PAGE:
Positioned in the centre of the venue’s main room, her booth cannot be missed. A light pink tablecloth rests on a grey, plastic table below an array of fuzzy handmade apparel, including colourful hats, gloves and bags, some lovingly decorated with hand-stitched hearts and designs. 

She is in her element, donning a bright purple silk dress with purple highlights in her dark hair to match, laughing with customers and fellow sellers while she twirls around her decked-out booth in her high-heeled, white vinyl platform boots.

“Having a space with other queer femmes makes a world of difference,” says McFadden, leaning over slightly to carefully take down the miniature pink construction paper sign for her now sold-out fingerless gloves. 

Along with other vendors, she feels more comfortable selling at the DIY market surrounded by her community than at events with no focus on inclusion. “It feels safer and more welcoming,” says McFadden, relaxing behind the table with her booth partners.

Within the creative scenes in Toronto, people like McFadden and Del Castillo have grown to associate alternative events with the overwhelming, oppressive presence of straight, white male voices – but the sellers aren’t the only ones who have been trying to escape this experience.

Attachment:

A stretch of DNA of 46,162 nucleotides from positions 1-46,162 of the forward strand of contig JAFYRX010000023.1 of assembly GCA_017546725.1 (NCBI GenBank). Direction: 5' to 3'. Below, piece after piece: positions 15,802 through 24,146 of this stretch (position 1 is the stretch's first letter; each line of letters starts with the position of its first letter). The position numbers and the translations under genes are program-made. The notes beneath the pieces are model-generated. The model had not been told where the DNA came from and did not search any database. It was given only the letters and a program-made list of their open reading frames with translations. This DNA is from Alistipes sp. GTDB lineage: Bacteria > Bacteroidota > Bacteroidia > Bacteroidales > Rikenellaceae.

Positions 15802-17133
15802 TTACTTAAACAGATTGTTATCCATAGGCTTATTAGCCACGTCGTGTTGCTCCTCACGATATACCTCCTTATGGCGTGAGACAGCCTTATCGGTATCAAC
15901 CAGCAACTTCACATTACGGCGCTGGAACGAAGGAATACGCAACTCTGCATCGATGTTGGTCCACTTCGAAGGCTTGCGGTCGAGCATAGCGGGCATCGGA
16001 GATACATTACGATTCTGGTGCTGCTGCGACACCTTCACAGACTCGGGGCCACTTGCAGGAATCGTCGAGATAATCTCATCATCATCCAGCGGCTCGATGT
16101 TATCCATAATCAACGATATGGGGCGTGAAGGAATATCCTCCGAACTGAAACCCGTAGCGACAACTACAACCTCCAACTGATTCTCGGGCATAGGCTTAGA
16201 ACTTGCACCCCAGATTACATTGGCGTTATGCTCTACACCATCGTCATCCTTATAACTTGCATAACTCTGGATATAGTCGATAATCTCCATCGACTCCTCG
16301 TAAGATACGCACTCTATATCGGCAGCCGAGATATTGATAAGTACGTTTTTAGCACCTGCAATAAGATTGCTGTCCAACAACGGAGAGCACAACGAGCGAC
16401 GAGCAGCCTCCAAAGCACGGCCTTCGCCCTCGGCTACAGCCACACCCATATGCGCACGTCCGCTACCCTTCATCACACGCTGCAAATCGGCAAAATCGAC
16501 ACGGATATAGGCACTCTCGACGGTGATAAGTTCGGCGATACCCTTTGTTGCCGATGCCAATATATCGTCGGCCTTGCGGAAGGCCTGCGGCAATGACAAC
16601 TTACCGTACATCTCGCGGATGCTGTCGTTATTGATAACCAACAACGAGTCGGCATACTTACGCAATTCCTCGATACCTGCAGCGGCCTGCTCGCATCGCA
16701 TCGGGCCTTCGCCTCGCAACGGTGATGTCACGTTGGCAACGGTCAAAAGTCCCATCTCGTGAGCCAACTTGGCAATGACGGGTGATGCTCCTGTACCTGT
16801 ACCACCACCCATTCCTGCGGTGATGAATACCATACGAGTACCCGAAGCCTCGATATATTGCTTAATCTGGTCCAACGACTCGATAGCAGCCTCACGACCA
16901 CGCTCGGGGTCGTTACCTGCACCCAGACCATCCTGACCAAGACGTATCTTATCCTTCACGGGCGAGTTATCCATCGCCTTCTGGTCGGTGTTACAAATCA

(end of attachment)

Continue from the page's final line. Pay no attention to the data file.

Vanessa Benitz, a student living in Toronto’s downtown, visited the DIY flea market on her roommate’s suggestion, expecting a typical pop-up, which in her mind consisted of bored salespeople surrounded by crowds of equally uninterested buyers.

But when she arrived, she knew she had been wrong in her assumptions. To her surprise, the market provided a space for her to meet new creatives in her community and reconnect with those she already knew in a personal environment that had been lost to the pandemic.

As she peruses the booths, stopping at Floral Dissonance to pick up a heart-shaped crochet bag in the pastel pink, blue and purple of the bisexual flag, she knows she’s in the right place. “I feel way more safe and comfortable,” says Benitz.

Like so many of those around her, she has found a small place within her large community where she fits in. Stepping back out into the cold air, she has one thought on her mind: “I can’t wait for next time.”